The waiver wire isn’t just about finding hidden and under owned talent, it is also about figuring out who to drop. With two months of numbers to analyze, you should have a pretty good idea of who’s who and what to expect, but as fantasy owners we sometimes need a little extra push in jettisoning a player. Maybe this will give you some added incentive.
Prince Fielder‘s highest batting average this season was .213 on May 5th after going 2 for 4. He has had five multi-hit games since that time and just three home runs. The ISO (.112) is in the toilet, the hard hit rate (27.1) is far below the 36.2% career average, the 77.5% contact rate is the lowest we’ve seen since his days in Milwaukee, and his average fly ball distance is 263.81 feet. He may have one good month in him, but that’s no reason to hold him,
Shin-Soo Choo was a major disappointment in 2011 and 2014. Both years he dealt with injuries; both years he claimed to be healthy when he returned from the DL, and both years we found out after the season that he was not 100% but wanted to fight through in an attempt to help his team. Here we are in 2016 and Choo has dealt with numerous injuries, and now he’s off the DL claiming to be healthy, but I’m not buying it and neither should you. Trust me, nobody will run out and pick him up if you drop him.
David Peralta was a popular sleeper this year; I wonder if anyone told him he was supposed to be good. The walk rate is way down (5%), the strikeout rate is up (23.9%), the power and stolen bases haven’t been there and his batting average is down. Right now there is not much difference between Peralta and Rickie Weeks; how’s that for a slap of reality. Peralta will be 29 in a few months so he’s not a kid. That means the upside and potential card doesn’t apply here. Let’s just agree everyone got caught up in the hype of what he could be and look at what he is – a borderline bench bat. How many outfielders have been picked up that you would love to have now, but you were stubbornly holding out hope for Peralta? Stop waiting and cut the cord.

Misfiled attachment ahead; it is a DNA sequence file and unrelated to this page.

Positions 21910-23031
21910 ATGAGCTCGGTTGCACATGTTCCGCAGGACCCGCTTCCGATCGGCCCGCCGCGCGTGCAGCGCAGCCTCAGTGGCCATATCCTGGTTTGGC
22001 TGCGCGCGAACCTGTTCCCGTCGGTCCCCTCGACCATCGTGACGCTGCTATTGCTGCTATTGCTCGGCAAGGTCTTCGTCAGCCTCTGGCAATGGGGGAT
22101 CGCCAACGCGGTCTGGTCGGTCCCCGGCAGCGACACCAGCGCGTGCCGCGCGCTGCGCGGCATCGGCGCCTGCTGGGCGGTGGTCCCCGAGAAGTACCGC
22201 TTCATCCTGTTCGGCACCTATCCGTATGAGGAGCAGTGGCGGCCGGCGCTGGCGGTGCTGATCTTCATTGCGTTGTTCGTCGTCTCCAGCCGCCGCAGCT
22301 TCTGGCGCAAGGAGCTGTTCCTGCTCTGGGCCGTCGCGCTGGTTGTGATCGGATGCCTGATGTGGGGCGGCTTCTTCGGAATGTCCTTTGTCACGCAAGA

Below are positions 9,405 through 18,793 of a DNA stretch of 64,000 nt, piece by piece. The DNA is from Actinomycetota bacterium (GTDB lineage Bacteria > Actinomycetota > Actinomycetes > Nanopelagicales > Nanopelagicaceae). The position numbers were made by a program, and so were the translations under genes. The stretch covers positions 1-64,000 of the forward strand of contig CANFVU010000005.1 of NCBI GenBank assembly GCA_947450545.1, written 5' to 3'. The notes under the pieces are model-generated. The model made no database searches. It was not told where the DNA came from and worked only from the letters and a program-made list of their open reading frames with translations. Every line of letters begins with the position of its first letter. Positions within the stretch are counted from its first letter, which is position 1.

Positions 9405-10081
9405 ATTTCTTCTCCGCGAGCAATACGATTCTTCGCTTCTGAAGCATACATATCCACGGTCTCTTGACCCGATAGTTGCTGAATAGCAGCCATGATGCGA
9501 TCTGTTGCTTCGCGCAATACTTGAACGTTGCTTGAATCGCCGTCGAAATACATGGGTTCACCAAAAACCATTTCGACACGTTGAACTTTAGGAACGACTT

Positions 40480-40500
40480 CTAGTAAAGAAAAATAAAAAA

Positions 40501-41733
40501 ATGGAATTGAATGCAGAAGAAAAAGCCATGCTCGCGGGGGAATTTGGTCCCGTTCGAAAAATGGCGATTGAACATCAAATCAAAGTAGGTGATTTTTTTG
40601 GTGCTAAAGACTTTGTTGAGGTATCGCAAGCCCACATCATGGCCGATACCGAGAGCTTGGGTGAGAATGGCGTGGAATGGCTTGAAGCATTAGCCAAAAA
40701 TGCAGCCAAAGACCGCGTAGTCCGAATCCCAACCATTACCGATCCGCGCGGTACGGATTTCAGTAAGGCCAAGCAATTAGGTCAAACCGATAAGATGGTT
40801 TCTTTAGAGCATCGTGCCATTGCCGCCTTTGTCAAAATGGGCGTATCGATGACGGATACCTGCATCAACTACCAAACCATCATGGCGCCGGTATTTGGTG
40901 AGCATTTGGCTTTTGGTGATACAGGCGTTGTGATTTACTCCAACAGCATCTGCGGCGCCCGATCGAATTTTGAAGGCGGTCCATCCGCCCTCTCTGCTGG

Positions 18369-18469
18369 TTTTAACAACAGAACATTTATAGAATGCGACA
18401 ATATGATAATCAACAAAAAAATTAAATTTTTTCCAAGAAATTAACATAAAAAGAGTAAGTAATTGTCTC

Previous Waiver Wire Recommendations
I like to hold myself accountable for past recommendations so I will monitor my hits
and misses from the previous weeks and adjust the players accordingly.
This is the last week Adam Duvall and Matt Shoemaker will appear here. Their ownership level has reached a point to where they should be owned in all competitive leagues.
Continue to add
- Hitters: Tim Anderson, Wilson Contreras, Jonathan Schoop, Michael Saunders, Robbie Grossman, Jake Lamb, Melky Cabrera, Dae-Ho Lee, Mark Reynolds, Wilmer Flores, Joe Mauer
- Pitchers: Blake Snell, Trevor Bauer, C.C. Sabathia, Bartolo Colon, Carlos Estevez, Matt Bush and Kevin Gausman (zero wins and all).
- Matt Adams, Trayce Thompson and Tyler Naquin had an off week, but I would not panic.
- Tommy Joseph did a pretty good Ryan Howard impersonation this week (two homers, .125 average). If it happens again it might be time to bail.
- Tim Lincecum wasn’t dominant in his first start, but he looked good enough to own.
- Jose Reyes is interesting stash and could have value with the right team.
Stash – Minor league players to stash prior to their promotion
- Alex Reyes, Tyler Glasnow, Josh Bell, Alex Bregman
Hold – Do not add them, but do not drop them yet if possible
- Peter O’Brien has great power potential, but I’m questioning if he can handle major league pitching. He’s still worth an add if you have the room IMO.
- Ryan Zimmerman has hit a major cold streak. One more week of this and it’s back to the wire until the next one comes along. The same goes for Mike Napoli; he’s useless without the home runs.
- Brandon Guyer should only be stashed if you have room on your DL.
- Devon Travis hit for average this past week but did little else. I would hold, but let your waiver talent dictate what to do here.
- Corey Dickerson Continues to tease. While I would say drop him, the power is still there so if he Ever turns the average around – Yahtzee!
- Matt Andriese has zero value in the bullpen.
- Logan Morrison stopped hitting for average, and now the power has faded. Buh bye.
- Jeremy Hellickson has dropped down to streamer levels. He’s not worth the roster spot.